Donald Trump:

Did China ask us if it was OK to devalue their currency (making it hard for our companies to compete), heavily tax our products going into their country (the U.S. doesn’t tax them)  or to build a massive military complex in the middle of the South China Sea?  I don’t think so!

The very good and very smart James Fallows, author of an excellent piece on China in the Atlantic,  writes:

Becoming actually dangerous.
Chinese could write off TW call as ignoramus blunder. Now he’s digging in.
(& CN now holding curr UP, not down)

There are similar reactions from Jon Favreau and others.

Here is the problem.  Someone wrote an op end last February:

we need to crack down on currency manipulation – which can be destructive for American workers. China, Japan and other Asian economies kept their goods artificially cheap for years by holding down the value of their currencies.

That of course, was Hillary Clinton. And on March 4th – IN DETROIT she said:

Hillary Clinton redoubled her vow to confront China and other nations over currency manipulation on Friday, telling a rally in Detroit that she wants to use new ways to fight a practice that she said harms American workers.

I will expand the ways we respond to currency manipulation, to include effective new remedies like duties and tariffs,” Clinton said. She named China as a chief culprit of the practice but said other countries must also be prevented from gaining an unfair price advantage.

The New York Times noted the similarity in their positions and then said something very very true:

Presidential candidates vow every four years to do more to help American workers facing competition from abroad. After taking office, they have consistently pursued more conciliatory trade policies toward China, seeing a strategic benefit to warm relations with Beijing.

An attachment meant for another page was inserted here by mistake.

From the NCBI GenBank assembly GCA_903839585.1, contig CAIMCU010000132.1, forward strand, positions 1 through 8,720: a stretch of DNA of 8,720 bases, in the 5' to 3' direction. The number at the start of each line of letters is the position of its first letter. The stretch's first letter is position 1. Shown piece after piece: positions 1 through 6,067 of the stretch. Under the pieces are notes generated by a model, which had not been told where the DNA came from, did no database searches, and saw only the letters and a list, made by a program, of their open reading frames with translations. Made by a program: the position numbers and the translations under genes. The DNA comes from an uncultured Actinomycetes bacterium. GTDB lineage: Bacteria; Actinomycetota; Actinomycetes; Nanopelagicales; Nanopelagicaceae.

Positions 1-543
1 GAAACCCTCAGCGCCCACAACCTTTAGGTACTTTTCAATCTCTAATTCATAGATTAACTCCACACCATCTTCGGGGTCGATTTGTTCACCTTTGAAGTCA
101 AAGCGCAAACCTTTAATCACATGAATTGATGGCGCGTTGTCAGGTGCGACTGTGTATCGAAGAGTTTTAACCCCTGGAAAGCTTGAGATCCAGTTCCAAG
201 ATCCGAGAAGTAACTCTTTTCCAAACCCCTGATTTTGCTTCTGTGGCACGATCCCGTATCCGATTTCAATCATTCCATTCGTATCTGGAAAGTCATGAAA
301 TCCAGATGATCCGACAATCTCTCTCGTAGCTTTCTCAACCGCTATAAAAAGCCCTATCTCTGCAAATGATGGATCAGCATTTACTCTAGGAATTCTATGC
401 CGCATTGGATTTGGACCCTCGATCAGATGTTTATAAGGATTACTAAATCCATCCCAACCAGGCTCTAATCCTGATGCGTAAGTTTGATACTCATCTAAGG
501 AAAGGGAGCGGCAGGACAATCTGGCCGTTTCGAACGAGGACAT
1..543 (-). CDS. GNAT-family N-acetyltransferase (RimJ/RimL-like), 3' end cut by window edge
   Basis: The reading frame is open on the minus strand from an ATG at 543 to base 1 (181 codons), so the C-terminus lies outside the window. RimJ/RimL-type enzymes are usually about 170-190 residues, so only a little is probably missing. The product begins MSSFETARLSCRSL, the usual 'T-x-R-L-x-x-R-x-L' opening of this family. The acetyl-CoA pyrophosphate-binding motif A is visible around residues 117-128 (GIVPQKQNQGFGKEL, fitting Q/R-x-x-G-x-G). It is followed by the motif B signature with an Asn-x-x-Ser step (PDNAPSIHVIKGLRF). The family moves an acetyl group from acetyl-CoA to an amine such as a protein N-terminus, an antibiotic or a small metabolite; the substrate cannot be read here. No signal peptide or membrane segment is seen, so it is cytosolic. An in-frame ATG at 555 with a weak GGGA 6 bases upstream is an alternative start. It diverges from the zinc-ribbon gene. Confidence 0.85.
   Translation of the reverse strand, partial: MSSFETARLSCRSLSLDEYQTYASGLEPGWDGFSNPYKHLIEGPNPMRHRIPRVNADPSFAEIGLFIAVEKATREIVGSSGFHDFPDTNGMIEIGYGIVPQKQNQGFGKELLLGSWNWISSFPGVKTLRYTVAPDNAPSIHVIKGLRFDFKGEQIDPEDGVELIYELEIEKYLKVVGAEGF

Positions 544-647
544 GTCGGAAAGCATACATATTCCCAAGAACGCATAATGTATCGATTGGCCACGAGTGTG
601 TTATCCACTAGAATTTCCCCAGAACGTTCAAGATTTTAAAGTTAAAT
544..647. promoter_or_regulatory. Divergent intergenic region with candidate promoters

And this is unquestionably true.  Barack Obama promised, after all, to re-open NAFTA during the Ohio primary in 2008.  More recently, his Treasury Department  found China was not manipulating its currency.

Writing last year Krugman agreed with the Treasury Department.

So here is the gaping contradiction.  Democratic candidates in the last two open cycles promised to “get tough” on trade.  It is highly probably that neither one of them meant it.  

In both Clinton and Obama’s case it was more a case of wanting to be sympathetic to those effected by trade.  

Which is why some elites I have been reading are so aghast.

Trump looks like he may actually try to do something about it

Let’s take a step back.  This is from the liberal EPI on the Clinton Administraion’s arguments for passage of a bill allow China to join the WTO:

the Clinton Administration is confidently forecasting that the huge U.S. trade deficit with China will improve if Congress accords China permanent normal trade relations (PNTR) in order to accommodate Beijing’s membership in the World Trade Organization (WTO). President Clinton claims that the recently signed trade agreement with China “creates a win-win result for both countries” (Clinton 2000, 9). He argues that exports to China “now support hundreds of thousands of American jobs,” and that “these figures can grow substantially with the new access to the Chinese market the WTO agreement creates”

Hmm.   Well
Trade deficit with China, 2000: 83.3 Billion.
Trade deficit with China 2015: 357 Billion

Heckuva job forecasting there, Bill.